The display was bright as expected with excellent contrast ratio, viewing angles and colour renditions. As our sample had touchscreen capabilities, it meant that there was plenty of reflection especially in broad daylight, but it handled fingerprints better than some of its rivals. Note that the screen can lie completely flat which might come in handy if you plan to use it with some legacy overhead projectors.
One nifty accessory available is a 6-cell 18Ah battery called the Dell Power Companion that can charge the laptop’s 4-cell 55Whr battery – as well as two other devices simultaneously – when you’re out and about. Integrating this technology with the humble power adaptor might be the next big thing to hit your laptop.
There’s a 256GB M2 2280 SATA3 SSD from Samsung to provide system storage, but no optical drive, a move that makes sense given the need to strike the right balance between features and portability.
As for the input peripherals, the keyboard – featuring keys that are slightly curved to fit your fingertips – is springy without being mushy, providing a good travel experience, although we found that we needed to apply a bit more pressure to register a keystroke (that’s coming from an XPS 13 user). Note that the keyboard itself doesn’t flinch even under a mildly aggressive typing session and the fact that it is backlit (and spill-proof) is a bonus.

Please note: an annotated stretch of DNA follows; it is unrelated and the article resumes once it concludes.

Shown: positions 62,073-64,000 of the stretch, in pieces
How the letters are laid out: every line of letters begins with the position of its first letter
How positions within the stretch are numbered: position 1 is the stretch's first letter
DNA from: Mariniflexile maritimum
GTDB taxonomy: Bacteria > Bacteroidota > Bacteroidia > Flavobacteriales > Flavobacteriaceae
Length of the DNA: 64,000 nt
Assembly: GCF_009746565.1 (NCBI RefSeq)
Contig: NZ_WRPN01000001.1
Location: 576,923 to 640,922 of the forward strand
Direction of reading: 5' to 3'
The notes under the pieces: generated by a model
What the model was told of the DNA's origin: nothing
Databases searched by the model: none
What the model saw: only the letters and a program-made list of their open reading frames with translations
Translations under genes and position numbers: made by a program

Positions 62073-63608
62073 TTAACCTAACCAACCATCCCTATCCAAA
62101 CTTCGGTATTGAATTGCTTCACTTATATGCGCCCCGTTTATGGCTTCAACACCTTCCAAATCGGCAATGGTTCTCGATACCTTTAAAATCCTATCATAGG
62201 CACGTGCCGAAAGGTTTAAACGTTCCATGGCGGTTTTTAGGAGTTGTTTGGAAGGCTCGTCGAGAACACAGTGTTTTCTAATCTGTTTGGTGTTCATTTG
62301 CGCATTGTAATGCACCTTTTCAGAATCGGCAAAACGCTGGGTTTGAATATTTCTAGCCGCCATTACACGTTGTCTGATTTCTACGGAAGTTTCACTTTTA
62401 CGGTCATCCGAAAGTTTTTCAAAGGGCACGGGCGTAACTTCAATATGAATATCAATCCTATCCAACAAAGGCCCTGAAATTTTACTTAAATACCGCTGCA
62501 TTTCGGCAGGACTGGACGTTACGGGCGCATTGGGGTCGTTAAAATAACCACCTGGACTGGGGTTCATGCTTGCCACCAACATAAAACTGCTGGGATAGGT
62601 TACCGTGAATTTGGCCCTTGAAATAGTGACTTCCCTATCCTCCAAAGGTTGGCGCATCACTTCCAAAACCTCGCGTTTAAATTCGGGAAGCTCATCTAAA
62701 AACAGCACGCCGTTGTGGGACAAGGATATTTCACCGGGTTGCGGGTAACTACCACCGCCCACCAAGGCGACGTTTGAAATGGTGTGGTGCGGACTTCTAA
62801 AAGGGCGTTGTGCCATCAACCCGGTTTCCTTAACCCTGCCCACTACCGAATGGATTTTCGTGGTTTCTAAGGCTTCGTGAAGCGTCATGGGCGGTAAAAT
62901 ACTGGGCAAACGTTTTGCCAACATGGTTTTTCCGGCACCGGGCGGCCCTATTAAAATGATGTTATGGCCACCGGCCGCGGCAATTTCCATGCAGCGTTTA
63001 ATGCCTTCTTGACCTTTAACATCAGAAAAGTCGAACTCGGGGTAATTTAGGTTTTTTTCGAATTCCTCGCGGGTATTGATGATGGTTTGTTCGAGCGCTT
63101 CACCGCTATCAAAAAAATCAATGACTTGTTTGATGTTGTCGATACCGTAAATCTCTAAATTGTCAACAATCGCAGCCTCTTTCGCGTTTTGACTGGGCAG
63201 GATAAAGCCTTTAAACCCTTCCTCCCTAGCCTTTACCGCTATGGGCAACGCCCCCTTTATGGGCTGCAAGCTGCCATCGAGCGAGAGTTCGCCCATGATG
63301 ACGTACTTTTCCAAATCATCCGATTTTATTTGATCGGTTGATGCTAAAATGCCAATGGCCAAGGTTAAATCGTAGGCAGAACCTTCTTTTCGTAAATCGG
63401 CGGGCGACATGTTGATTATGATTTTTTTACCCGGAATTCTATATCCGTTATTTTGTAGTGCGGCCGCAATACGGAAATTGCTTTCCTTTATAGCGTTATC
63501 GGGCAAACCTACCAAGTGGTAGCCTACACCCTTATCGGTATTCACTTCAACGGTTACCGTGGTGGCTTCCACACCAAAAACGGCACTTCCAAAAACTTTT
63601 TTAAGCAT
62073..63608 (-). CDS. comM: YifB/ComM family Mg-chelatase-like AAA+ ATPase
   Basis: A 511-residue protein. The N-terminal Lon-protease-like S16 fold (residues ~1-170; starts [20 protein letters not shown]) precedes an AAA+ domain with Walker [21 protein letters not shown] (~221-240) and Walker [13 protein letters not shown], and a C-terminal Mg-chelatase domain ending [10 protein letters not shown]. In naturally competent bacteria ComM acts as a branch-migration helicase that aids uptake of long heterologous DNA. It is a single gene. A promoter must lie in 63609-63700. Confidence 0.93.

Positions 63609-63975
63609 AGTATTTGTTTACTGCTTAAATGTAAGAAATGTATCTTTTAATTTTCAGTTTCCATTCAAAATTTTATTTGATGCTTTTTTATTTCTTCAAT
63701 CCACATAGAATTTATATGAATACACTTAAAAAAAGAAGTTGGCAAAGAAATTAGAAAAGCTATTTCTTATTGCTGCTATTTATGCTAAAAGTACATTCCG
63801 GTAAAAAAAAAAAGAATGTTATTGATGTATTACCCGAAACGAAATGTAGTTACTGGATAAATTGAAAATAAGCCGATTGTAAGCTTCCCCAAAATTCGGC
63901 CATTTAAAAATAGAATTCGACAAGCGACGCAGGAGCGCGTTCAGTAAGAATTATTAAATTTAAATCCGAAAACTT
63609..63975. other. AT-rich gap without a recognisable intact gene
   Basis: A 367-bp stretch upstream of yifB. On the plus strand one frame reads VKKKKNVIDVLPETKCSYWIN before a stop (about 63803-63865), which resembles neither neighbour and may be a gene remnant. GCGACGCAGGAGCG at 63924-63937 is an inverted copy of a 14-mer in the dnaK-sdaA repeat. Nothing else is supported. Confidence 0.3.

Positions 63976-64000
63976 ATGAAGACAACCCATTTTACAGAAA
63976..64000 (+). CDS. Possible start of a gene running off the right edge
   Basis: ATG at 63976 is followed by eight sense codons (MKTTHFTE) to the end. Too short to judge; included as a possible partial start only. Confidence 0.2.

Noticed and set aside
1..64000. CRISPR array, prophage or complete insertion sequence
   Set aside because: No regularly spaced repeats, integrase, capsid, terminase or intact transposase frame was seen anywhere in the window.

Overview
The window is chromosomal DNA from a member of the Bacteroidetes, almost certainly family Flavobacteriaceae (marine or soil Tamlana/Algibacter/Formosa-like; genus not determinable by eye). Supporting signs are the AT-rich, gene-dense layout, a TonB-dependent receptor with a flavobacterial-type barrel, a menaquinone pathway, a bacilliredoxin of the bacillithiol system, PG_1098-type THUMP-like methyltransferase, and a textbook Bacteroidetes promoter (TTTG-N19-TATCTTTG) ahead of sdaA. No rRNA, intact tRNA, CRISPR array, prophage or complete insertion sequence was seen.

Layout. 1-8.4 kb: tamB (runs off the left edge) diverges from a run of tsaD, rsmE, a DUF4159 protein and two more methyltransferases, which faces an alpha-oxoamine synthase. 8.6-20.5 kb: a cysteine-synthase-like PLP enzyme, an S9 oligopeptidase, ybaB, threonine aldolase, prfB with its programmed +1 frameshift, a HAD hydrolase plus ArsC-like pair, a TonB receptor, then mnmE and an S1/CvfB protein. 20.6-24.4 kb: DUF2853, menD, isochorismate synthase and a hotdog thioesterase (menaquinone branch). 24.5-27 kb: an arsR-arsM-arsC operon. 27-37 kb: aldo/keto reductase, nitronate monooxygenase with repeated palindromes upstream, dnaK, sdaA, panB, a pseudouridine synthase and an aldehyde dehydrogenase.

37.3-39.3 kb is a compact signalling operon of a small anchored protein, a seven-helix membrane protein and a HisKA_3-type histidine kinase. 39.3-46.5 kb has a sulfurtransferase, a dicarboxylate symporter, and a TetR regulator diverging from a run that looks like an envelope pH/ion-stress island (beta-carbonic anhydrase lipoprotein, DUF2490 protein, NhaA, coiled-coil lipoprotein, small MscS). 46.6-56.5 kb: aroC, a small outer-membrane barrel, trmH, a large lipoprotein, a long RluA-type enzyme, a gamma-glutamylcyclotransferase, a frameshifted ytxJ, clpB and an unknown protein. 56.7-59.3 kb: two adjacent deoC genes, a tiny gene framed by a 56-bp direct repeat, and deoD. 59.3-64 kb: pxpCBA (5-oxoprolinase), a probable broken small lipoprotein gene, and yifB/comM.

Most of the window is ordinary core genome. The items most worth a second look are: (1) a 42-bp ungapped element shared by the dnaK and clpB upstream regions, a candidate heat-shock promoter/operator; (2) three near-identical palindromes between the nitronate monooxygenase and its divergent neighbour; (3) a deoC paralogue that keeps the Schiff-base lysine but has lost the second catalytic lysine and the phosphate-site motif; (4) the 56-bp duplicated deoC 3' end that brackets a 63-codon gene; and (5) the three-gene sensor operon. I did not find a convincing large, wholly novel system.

The touchpad delivers a consistent smooth gliding experience with dedicated mouse buttons. There’s also a TrackPoint with three dedicated buttons, not something we are fans of but some business users, especially those who have espoused the concept since the days of IBM’s ThinkPad, swear by it.
Dell provides a three-year warranty, ProSupport and next business day on-site service (NBDOSS) by default and this can be downgraded to just NBDOSS to save about £100 (around $140, or AU$190). Alternatively, you can upgrade to a five-year service for about £200 (around $280, or AU$380) more. By default, you get Windows 7 Pro with the ubiquitous free upgrade to Windows 10 Pro but surprisingly, no Windows 8.1 option.
There’s not much to dislike about the Latitude E7470 – and do note that some of the limitations of Dell’s ordering system can be mitigated by asking for a customised quote.
During our brief time with the laptop, we found it to be fast, silent – even under load (although we didn’t try prime95 or any similar benchmarks) – and it boasts some top-notch input peripherals and an equally great reparability experience.
In terms of autonomy, everything about this machine is certainly solid enough, although an easy-to-remove battery would be the only improvement we’d suggest. Otherwise, this is the closest to the perfect business laptop that we’ve seen from Dell.